How Frederick Law Olmsted transformed American life
Cities are the places to be for those who crave wealth, renown, intellectual companionship, choice food and drink, splendid art, high conviviality, sex any way you like it: the richest possibilities shimmer before your eyes as you walk down the street. But you also learn to keep your eyes to yourself much of the time, and to stay out of other people’s way; at some time or other, loneliness, fear, and desolation afflict nearly every city dweller, gorgeous or homely, sultan or serf. And for many, it’s a short step up from hell pretty much all the time. Cities represent the summits of civilization, yet they are also swamplands of barbarism.
Frederick Law Olmsted (1822-1903), the grandmaster of American landscape architecture, felt all the pains of city living and made it his vocation to relieve them as much as possible. The balm he applied was the beauty of nature, hard to come by in the urban streets of his day, where roaming pigs ate the garbage flung into the gutters, where houses were packed so tightly together that middle-class people starved for light and air, and where the lower classes lived in unspeakable tenements deemed more than suitable for such wretched refuse as they. Olmsted worked to make cities less grim and forbidding. He designed public parks that were among the finest features of civilization that American cities could boast of.
In most of those cities, the work remains to this day enduring testimony to Olmsted’s artistry, public-spiritedness, administrative skill, and ability to convince men who thought mostly about money of the need for tranquil, comforting, restorative places in the midst of the sharp-edged jostle.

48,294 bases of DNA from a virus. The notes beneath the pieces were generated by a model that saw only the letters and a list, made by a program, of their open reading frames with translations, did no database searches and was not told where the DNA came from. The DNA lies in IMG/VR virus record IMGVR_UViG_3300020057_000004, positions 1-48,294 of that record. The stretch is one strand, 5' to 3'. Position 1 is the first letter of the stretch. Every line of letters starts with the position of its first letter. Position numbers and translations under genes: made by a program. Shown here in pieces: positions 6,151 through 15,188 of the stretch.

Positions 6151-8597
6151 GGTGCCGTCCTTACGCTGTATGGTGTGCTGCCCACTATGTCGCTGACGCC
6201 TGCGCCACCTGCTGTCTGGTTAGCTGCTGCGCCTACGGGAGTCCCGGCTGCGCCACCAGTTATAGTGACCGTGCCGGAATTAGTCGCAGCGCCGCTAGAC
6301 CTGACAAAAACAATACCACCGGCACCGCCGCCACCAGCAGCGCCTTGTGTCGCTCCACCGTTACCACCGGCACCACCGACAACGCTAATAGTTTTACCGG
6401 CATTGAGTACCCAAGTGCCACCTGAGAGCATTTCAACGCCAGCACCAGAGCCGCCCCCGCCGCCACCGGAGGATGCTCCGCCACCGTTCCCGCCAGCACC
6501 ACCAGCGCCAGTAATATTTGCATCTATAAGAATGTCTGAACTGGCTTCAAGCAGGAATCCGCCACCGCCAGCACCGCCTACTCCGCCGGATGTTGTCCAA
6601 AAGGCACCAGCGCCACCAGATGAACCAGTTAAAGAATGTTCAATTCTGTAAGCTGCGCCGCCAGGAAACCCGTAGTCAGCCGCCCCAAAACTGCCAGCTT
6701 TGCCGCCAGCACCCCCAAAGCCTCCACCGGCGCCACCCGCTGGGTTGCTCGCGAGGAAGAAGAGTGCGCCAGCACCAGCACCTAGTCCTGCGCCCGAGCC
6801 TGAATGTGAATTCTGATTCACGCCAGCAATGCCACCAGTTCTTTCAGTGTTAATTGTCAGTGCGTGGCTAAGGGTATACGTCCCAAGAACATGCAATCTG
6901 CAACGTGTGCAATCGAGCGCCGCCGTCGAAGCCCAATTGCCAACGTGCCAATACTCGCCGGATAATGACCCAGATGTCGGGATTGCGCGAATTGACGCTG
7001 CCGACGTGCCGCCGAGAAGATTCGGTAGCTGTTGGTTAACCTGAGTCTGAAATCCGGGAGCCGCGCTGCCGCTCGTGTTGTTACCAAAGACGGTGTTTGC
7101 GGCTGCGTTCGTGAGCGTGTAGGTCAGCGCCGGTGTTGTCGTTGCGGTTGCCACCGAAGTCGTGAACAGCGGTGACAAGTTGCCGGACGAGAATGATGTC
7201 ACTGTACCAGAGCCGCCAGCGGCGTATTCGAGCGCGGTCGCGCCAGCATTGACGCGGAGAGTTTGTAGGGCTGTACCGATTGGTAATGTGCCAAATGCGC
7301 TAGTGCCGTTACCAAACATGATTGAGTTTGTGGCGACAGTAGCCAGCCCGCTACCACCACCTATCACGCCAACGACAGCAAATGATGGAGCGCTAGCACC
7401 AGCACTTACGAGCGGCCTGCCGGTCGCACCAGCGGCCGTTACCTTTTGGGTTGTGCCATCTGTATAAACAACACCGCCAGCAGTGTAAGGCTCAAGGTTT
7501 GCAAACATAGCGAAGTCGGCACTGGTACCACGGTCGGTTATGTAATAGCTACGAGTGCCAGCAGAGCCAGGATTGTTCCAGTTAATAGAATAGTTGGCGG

Olmsted was what used to be called a man of parts, in the days before men became no more than some small part or other. He lived the venturesome 19th-century American life par excellence, barreling his way into this and that line of work before finding his calling, failing hugely here, muddling along indifferently there, succeeding grandly on occasion, and finding out just what the country held of horror, injustice, swindle, accomplishment, splendor, and promise.
Olmsteds had lived in the environs of Hartford, Connecticut, since 1636, and John Olmsted, Frederick’s father, was an exceptionally prosperous dry-goods merchant there. The boy read a lot and roved the New England countryside, often on his own, acquiring self-reliance and love of nature. A bad dose of sumac poisoning in 1836 left his eyes in such sorry shape for several years that he was forbidden heavy-duty reading at the very age he should have been starting college. Instead, at 18 he got a job as an apprentice clerk and bookkeeper in a New York dry-goods store. A year and a half of counting bolts of wool was as much as he could take. His head full of seafaring lore—Richard Henry Dana’s Two Years Before the Mast seduced him, as it did many young men—he shipped out on a China trader just before his 21st birthday. Seasickness, brutish companions, a martinet captain, meager rations, and scurvy sucked the romance out of the enterprise, and sailor became another profession he would have no more of.
Student of science was his next choice, as he audited classes for a semester at Yale, where his brother John was enrolled; but illness again put an end to his studies. A summer on a model farm in upstate New York in 1846 infatuated him with the possibilities of the latest agricultural technology; an encounter with the landscape designer Andrew Jackson Downing, editor of the new monthly The Horticulturist, would eventually open further possibilities.